To publish a web application as a Firefox OS App, you simply have to add an app manifest, “a JSON file that describes your app, including its name, its icons, and a human-readable description.” The Marketplace then uses the information provided by the manifest to publish your web application to Firefox OS users.

Firefox OS will likely spurn competition between the OS manufacturers and it appears that Google is already making inroads into the approach with their recent releases. At the moment, the following issues remain although several will likely be solved in the next few years:

  • Native APIs – the Android and iOS browsers just don’t have access to them… yet. Apache Cordova has been a well-recognized stop-gap approach, but as browsers continue to adapt, will no longer be necessary in the future.
  • Performance – Facebook CEO Mark Zuckerberg recently discussed the issues with browser performance on mobile devices after choosing HTML5 as their strategic approach. This will only improve as time goes on and devices become more capable.
  • Connectivity – ubiquitous connectivity just doesn’t exist yet. In the basement of the parking garage, on a remote island… still having access to certain applications is beneficial in these scenarios.
  • Games – as with desktop computing, games require an extensive amount of native API access and have performance requirements that put general Apps to shame. Unless there are breakthroughs in SVG support that make gaming a snap in the browser, games will likely remain native.

Being a believer in web standards and seeing the exciting possibilities of HTML5, Firefox OS truly presents a breath of fresh air. Let’s hope that the other OS manufacturers take notice.

Power up your HTML5 with D3

The power of HTML5 is remarkable. I’ve seen impressive demos in presentations and great looking example pages that people have developed in their spare time, but it always looks highly complex. In addition, the examples are usually just that, examples, with little to no real world application. Here we’ll look at an example that shows how D3 enables HTML5 to provide real business value.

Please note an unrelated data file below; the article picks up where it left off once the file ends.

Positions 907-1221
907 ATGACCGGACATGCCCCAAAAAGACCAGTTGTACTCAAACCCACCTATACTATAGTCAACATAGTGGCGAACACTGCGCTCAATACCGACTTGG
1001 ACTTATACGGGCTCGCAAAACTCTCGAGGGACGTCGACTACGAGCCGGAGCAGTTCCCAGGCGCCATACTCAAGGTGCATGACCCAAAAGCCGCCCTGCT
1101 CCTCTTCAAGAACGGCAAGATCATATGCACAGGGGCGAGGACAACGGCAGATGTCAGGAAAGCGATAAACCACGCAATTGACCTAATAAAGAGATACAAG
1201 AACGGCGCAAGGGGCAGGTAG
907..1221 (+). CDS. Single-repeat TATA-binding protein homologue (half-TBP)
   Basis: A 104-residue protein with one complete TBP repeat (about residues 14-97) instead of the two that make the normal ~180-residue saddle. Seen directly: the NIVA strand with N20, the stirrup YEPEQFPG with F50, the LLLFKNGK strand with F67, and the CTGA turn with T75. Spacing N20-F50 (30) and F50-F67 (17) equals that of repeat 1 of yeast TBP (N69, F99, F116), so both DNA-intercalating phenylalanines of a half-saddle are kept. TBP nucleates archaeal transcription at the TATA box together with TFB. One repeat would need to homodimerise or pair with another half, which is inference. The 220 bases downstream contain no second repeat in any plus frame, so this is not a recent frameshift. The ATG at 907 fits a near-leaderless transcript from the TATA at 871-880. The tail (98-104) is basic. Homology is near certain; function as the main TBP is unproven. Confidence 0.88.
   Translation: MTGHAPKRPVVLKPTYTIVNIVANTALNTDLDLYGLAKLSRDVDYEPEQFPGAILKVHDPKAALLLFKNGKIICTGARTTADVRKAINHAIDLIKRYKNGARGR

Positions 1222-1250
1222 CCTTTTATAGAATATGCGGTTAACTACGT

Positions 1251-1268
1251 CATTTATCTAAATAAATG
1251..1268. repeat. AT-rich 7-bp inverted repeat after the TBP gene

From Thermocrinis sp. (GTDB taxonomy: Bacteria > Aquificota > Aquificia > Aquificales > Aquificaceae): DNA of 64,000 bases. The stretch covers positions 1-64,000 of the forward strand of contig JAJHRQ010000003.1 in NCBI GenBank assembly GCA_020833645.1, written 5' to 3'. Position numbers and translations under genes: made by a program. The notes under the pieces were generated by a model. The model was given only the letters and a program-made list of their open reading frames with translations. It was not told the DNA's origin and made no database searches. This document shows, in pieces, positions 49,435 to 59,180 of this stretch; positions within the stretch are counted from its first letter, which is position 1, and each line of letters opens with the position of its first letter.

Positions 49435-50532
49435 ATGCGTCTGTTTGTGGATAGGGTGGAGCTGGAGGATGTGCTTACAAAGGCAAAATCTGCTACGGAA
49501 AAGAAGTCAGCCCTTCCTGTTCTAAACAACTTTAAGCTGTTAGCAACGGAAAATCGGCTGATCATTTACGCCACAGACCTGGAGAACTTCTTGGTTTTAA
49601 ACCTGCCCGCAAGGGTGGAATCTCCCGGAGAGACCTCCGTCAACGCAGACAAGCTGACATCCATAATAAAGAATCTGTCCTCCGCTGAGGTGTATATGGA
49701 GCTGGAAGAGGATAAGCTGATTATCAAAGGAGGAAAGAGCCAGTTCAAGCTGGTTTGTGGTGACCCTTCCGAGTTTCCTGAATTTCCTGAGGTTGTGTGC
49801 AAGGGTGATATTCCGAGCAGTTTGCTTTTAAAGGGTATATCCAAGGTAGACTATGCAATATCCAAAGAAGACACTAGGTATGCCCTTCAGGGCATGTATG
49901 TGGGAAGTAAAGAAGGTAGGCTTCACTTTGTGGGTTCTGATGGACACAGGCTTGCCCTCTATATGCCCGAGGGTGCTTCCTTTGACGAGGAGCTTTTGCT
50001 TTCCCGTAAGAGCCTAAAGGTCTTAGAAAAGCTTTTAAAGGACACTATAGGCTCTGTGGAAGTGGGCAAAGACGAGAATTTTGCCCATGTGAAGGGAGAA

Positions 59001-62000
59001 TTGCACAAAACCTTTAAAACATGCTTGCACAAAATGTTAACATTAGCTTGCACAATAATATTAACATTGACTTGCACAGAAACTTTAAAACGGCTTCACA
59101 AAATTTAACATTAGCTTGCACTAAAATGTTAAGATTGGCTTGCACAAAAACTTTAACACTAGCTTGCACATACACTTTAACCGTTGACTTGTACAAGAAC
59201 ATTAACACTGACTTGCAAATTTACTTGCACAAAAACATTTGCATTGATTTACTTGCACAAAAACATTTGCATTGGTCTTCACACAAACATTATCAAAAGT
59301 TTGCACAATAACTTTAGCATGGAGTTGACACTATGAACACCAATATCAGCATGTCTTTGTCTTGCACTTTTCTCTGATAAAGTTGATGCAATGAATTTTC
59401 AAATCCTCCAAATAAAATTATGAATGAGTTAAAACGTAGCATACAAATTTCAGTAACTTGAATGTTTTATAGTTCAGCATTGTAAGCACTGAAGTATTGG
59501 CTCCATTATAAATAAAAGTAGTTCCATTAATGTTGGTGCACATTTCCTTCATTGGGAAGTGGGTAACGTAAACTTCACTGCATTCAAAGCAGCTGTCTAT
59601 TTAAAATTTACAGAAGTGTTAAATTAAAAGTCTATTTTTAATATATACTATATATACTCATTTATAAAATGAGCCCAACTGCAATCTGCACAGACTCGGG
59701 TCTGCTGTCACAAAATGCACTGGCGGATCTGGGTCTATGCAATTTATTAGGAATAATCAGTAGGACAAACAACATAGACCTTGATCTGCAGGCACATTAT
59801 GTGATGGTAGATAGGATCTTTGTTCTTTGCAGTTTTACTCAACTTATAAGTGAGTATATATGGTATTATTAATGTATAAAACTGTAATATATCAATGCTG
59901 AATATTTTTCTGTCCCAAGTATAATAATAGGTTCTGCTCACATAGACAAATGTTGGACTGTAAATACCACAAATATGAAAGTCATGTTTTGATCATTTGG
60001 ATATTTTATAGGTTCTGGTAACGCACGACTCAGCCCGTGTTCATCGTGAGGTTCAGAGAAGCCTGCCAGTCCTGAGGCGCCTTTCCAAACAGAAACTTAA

D3 helps to hide some of that complexity, allows you to operate directly on data sets, and provides the capabilities necessary to quickly apply the power of HTML5 in real-world scenarios. This javascript library uses HTML5 standards to generate some of the flashiest (sans Flash) visualizations I’ve seen from a library. While it has a feel similar to jQuery, the use of SVG makes the animations much more advanced.

Let’s look at an example that creates a simple bar graph. You can review the example by itself here. Or, simply click “GO” below the to see the bar graph in action.

This animation uses no images or flash, just HTML5 standards with the help of D3. When you view the source, you’ll notice that an <svg> element is defined, sized to the expected width and height of our bar graph.

<svg id="bargraph" width="800" height="400"></svg>

The bar graph is generated from the following logic:

bargraph().data([10, 18, 12, 24, 15, 13, 22, 17, 8]).plot();

Defining the bargraph object

The first step is to define our object:

function bargraph() {
  var colors = ["#2d578b", "steelblue", "#777"],
    data = [10, 15, 20],
    xCoordinateSpacing = 50,
    yCoordinateSpacing = 70;
	
  function bargraph() {
		
  }
	
  bargraph.data = function(d) {
    data = d;		
    return bargraph;
  }

  // … …
}

The bargraph object defines a set of attributes. The colors attribute defines the various colors the bars will be. The data attribute is an array of numbers that will be plotted on the bar graph. We can change the default list of data points by invoking the data() method. The xCoordinateSpacing and yCoordinateSpacing attributes are simply common attributes for plotting shapes consistently.